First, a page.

Jacob Williams
Tuesday 6th August, 2013

A costly ‘investment’

A costly ‘investment’

A recent disclosure made by Pembrokeshire County Council following a Freedom of Information request submitted by a jacobwilliams.com regular, has revealed that the current value of the council’s “investment” in the Bluestone holiday resort would hardly cover the cost of a pint at its entertainment complex.

David Edwards, who is a previous county councillor at the authority, requested the following information:

“The value contained in the last annual accounts for the Council’s investment and loans in Bluestone’s Holdings and/or any associated companies.”

The response he received was:

“There is a £3 value in the balance sheet for the Council’s investment in the above company.”

The council first dabbled with public cash on Bluestone in 2002, when the cabinet, at its October meeting, decided to make a million pound “loan” to help get the development off the ground.

In 2006 the council also carried out and funded major road-works and created a new roundabout for access into the resort. The project cost in the region of £750,000, and it is understood that the council and Bluestone had a gentleman’s agreement for the cost of the road-works to be paid back to the council when Bluestone’s financial situation improved.

By 2009, Bluestone had failed to keep up with repayments on the original “loan” – it is not known how much, if any money has been repaid on either loan, but in November of the same year, the cabinet agreed to convert the £1m cash loan agreed in 2002, into 3% of company shares in lieu of repayment.

It seems hard to believe that our £1.75m worth of input, or £1m if you don’t wish to factor the road-works into the equation, could be worth just three pounds today.

The value given to Mr. Edwards in the disclosure from his request might not be the accurate value, it is almost certainly a notional value of the firm which underwent a pre-pack administration buy-out in 2009 at around the same time the council converted its loan into shares. At the time, the Western Mail reckoned that investments amounting to some £12m were written off.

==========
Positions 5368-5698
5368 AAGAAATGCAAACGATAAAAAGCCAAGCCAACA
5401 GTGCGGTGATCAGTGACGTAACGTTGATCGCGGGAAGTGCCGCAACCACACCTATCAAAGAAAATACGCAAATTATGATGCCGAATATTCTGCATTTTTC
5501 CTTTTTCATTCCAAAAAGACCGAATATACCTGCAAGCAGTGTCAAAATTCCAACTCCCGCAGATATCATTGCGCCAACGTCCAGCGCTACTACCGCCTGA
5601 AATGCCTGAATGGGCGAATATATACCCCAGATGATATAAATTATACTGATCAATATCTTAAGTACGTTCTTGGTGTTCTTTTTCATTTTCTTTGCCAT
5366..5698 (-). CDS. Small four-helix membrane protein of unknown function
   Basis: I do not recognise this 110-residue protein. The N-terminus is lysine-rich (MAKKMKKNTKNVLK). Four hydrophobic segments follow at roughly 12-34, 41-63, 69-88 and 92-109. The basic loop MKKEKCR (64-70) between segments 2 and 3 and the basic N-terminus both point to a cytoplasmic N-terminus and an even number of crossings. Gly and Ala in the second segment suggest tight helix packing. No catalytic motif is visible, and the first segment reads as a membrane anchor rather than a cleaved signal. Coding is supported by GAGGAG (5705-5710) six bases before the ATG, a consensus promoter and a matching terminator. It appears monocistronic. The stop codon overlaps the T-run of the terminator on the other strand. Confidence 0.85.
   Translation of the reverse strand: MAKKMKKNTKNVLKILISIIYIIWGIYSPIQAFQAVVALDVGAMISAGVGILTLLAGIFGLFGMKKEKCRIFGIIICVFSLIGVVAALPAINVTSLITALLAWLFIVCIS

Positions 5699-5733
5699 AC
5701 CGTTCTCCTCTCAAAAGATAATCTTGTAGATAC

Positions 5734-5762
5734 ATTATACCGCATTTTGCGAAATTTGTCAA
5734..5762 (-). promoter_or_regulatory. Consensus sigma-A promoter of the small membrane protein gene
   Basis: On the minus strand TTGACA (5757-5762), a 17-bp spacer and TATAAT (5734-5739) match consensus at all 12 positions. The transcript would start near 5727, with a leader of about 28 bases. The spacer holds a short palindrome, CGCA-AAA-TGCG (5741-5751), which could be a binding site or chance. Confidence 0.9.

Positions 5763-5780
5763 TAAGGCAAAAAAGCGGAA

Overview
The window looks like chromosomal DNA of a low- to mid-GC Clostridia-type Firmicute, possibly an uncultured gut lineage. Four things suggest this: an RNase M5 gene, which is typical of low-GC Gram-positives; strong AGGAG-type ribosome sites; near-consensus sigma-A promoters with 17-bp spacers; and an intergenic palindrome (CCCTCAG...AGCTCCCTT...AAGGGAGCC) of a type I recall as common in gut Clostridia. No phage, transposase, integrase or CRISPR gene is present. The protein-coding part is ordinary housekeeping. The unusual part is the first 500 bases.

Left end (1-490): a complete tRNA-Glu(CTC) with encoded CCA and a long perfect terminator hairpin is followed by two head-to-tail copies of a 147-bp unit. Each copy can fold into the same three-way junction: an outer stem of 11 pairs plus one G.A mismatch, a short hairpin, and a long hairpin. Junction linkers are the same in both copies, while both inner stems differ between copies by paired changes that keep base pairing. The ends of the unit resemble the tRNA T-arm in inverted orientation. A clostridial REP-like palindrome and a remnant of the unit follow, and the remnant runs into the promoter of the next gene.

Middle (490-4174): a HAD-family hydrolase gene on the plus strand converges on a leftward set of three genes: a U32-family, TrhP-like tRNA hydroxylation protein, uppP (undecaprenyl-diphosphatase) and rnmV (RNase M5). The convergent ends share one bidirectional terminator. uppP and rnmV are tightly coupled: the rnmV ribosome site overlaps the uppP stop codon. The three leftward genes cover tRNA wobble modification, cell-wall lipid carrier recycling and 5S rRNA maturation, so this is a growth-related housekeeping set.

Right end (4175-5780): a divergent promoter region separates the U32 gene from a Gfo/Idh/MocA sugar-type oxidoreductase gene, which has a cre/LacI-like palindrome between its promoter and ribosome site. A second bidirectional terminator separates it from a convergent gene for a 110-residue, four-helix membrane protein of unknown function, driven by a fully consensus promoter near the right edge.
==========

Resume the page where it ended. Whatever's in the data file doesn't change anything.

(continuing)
These pre-pack buyouts are sometimes known as ‘£100 companies,’ of which the council’s nominal share would, of course, be £3 for its 3%.

The accuracy of the £3 figure – and whether this valuation is too high or too low, will be the matter of speculation for some time to come, I’m sure!

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  • Keanjo

    Who is responsible for this disastrous waste of our money? What advice did the Council receive from the Chief Executive and the Director of Finance beforehand? Who is going to accept responsibility and resign? The people of Pembrokeshire have a right to know. Answers must be given.

  • Ianto

    Does anyone have details of the latest restructure? One prepack is unfortunate, two truly unlucky, what odds on three?

  • Hi Ianto, I’m not aware that Bluestone has undergone a second ‘pre-pack,’ unless you know different?!

  • I think Ianto is echoing Oscar Wilde’s famous saying:

    To lose one parent may be regarded as a misfortune;
    to lose both looks like carelessness.

    To undergo one prepack administration is a misfortune;
    to undergo two looks like carelessness.

  • Ianto

    As you say Cllr Stoddart. I have assumed, perhaps incorrectly, that the latest restructure will be a prepack, with further debt write off by the lenders, including our very own Finance Wales.

    It would be very instructive to see the total public sector loss on his project, including uncollected business rates and any other inputs from PCC.

    There was a time when PCC were handing out chunky advertising grants to local businesses.

  • Paul Absalom

    When you realise the leader of our council cannot read (4 years instead of 3 months) it is not hard to realise he probably failed his maths as well. £1,000,000 + £750,000 = £3? Yeah, that’s about right!

  • Well Paul,

    Making good use of public money doesn’t seem to be a strong point of this largely unchanged council from the time of the first loan.

    The original £1m ‘investment’ was rubber stamped by the cabinet at its October 2002 meeting, on the proviso that Bluestone made its swimming pool, known as the ‘Blue Lagoon’ open to the general public.

    Looking back, I do wonder whether it would have been a better decision for the cabinet to have agreed to sink a million pound coins into the real Blue Lagoon, in Abereiddy.

    I’m sure that many more than three of them would still be recoverable from the bottom of the deep slate quarry today.

  • Quill

    Don’t be stupid, if the cabinet had done that there wouldn’t be a single penny left at the bottom of the blue lagoon. The decision would probably have been taken in secret session…

    …and those in the know would have wasted no time in wiping down their greasy snouts, slipping underwater breathing masks over them and taken up deep sea scuba diving as a hobby!

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